Evolution of a Social Site


We came across this intriguing and detailed look at how social networking site Facebook has evolved over time. Taking a research view of Facebook from it’s birth as closed social network TheFacebook at Harvard in 2004 to the oft-criticized social network pushing for less and less personal privacy of today, this offers an interesting glance at human behaviors inside the Skinner Box of a social site.

What do we mean, comparing a social site to a Skinner Box? The premise of a Skinner Box is that behavior is modified and changed by positive or negative reinforcement doled out at irregular intervals based on a subject’s actions within the box. Facebook acts as a Skinner Box for social and purchasing behavior, and it works so well that it is starting to effect real world behavioral changes and changes in how we view long-held social norms like privacy.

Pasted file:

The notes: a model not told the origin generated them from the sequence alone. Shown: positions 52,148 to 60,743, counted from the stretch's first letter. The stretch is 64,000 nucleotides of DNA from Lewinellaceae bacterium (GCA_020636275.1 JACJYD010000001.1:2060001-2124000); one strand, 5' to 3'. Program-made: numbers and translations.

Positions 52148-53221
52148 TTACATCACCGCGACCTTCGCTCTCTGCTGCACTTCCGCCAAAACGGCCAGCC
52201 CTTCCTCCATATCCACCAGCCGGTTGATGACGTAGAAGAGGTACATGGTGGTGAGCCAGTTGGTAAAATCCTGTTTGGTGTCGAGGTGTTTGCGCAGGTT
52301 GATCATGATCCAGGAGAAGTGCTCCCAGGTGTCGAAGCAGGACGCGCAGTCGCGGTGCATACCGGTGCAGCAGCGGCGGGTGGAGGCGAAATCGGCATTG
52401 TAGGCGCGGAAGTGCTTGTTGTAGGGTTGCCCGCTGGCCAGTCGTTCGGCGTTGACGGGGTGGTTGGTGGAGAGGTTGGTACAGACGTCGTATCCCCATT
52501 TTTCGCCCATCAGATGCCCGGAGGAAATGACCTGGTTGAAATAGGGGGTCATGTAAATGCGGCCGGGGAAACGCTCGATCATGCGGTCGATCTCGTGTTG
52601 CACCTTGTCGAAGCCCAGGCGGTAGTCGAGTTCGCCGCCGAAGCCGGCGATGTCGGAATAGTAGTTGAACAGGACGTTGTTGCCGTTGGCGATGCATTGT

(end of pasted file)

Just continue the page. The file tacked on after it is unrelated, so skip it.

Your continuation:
By having multiple calls to action within the Facebook experience and offering a variety of rewards online and off (as well as punishments – just look at people getting phished or fired from their actions on Facebook for an example) Facebook is altering our behavior online. That includes how we interact with friends, family, news, work, shopping sites, and games (look to Angry Birds for another example of Skinner in action).

How do you feel, as a social network user, about networks like Facebook altering your behavior through repeated use? Do you see this behavior modification happening on other sites? Do you think it is harmless or harmful? Have you applied behavior modification techniques to your own business web sites?

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